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Before you begin working your way to foreign language fluency, it helps to understand the culture behind the language you’re learning. After all, language exists to help a group of people express their ideas and beliefs. France is an old country with a rich history and culture. As you begin your French language program, gaining a strong grasp on this history, the values, and the etiquette will help you rapidly achieve success. In particular, you should know what to expect from service staff so you can enjoy the most out of your dining or café experience.
For the French, it’s perfectly acceptable to just hang out at an outdoor café. The only stipulation is that you must be a patron, meaning you do have to buy something, like a cup of coffee, juice, or tea. Once that request has been met, people are free to hang out as long as they like.
French patrons will remain for a considerable time, reading or watching passersby. As a courtesy and as a reminder that you have met your obligation to buy something, the waiter will bring a complimentary glass of water. Some French cafés allow their patrons to pay their bill upon departure, while others insist that you pay in advance. Where the latter is required, the waiter may tear up your bill as another reminder that you have paid.
Through the 16th and 19th centuries, French cities were designed to be close and rather claustrophobic. As a result, the city sidewalks are bustling with activity, as French couples, singles, and groups take an evening stroll. It’s almost an official parade, as locals dress themselves in their best outfits and walk down the main boulevards.
Horror stories are abound about rude French waiters and miserable experiences being had by travelers unprepared for the French dining experience. A small amount of prior knowledge does wonders in preventing such unfortunate occurrences. Here are a few things you should know to make your dining experience a pleasant memory, instead of an unpleasant memory of the waiter treating you like a fool.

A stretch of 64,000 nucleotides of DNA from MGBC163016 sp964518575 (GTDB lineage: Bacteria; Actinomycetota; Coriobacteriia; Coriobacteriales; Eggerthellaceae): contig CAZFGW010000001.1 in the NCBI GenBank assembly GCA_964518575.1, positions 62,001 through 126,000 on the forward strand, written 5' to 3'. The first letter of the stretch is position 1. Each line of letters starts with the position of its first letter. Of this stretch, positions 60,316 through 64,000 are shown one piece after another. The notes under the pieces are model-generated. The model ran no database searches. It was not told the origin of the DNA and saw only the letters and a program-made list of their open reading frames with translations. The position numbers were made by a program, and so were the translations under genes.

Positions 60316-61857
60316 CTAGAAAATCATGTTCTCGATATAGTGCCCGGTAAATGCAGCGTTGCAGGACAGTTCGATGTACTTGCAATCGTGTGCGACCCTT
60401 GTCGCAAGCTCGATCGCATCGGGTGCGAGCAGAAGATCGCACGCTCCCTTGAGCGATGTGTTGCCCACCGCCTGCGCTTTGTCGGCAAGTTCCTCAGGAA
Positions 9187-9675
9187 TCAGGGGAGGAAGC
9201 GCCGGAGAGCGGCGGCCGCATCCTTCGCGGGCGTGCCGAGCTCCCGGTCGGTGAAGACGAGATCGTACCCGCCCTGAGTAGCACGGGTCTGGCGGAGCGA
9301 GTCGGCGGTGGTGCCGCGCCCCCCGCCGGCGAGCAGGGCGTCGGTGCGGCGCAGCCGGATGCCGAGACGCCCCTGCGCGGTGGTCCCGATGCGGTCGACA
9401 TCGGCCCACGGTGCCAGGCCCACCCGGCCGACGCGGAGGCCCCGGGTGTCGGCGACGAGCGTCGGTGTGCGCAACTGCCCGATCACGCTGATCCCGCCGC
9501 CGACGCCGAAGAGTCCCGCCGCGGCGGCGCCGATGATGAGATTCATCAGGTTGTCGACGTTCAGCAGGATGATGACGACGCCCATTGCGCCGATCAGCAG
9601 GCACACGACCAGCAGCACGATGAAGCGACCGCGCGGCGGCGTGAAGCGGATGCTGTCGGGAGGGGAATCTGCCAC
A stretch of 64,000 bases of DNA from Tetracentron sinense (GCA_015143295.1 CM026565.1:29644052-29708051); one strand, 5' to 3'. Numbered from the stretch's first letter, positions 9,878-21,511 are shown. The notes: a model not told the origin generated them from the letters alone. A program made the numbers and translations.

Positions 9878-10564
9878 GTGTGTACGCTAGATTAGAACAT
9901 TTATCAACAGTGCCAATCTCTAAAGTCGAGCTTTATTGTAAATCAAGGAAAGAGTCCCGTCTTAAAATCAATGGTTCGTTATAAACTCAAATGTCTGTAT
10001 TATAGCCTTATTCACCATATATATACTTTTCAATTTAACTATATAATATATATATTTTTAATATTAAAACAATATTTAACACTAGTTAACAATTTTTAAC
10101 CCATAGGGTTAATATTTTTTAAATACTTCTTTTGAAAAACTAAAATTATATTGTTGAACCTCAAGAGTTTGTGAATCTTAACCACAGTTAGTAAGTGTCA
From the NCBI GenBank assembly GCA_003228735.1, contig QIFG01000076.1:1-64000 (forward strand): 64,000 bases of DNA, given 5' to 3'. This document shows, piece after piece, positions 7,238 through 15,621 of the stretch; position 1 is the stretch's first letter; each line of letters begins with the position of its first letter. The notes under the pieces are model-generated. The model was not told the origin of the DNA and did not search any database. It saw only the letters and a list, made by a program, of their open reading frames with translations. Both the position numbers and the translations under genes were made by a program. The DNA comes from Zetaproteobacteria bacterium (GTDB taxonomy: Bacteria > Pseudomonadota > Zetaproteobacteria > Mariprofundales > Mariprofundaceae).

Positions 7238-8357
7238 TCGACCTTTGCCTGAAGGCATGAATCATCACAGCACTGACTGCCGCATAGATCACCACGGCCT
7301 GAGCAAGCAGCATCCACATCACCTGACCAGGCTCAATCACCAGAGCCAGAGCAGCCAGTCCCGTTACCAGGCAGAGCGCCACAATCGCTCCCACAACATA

Bread is an important part of every meal, yet it is important to know when and how it may be eaten. Oddly enough, while it is available throughout the meal, it should not be eaten with soup. Furthermore, it should NEVER be dunked in anything, unless it is at breakfast when it is acceptable to dunk a croissant in your café au lait. While almost everything else is eaten using a knife and fork, bread may be broken and eaten with your fingers. Etiquette also requires that you refrain from nibbling the bread until the meal actually starts.
Also keep in mind that your hands and wrists, but not your elbows, should always be on the table. Watch the natives and do as they do. Notice the constant use of knife and fork, with the fork remaining in the left hand, and the knife never being put down. Try never to scrape your utensils against your plate, and do not put your napkin in your lap. It is meant to stay folded in half and tucked back under the edge of your plate after each use. You will have multiple glasses on the table, so keep in mind that the largest is for water.
Always compliment the meal when the waiter takes your plate. Showing appreciation for the cuisine is the surest way to ingratiate yourself with the staff, and will result in better service. Tipping is quite different than in North America, and usually involves simply rounding up the bill by a euro or two per person, depending on the service. While waiters in North America rely on tips to supplement the low hourly pay they earn, French waiters are not in the same situation.
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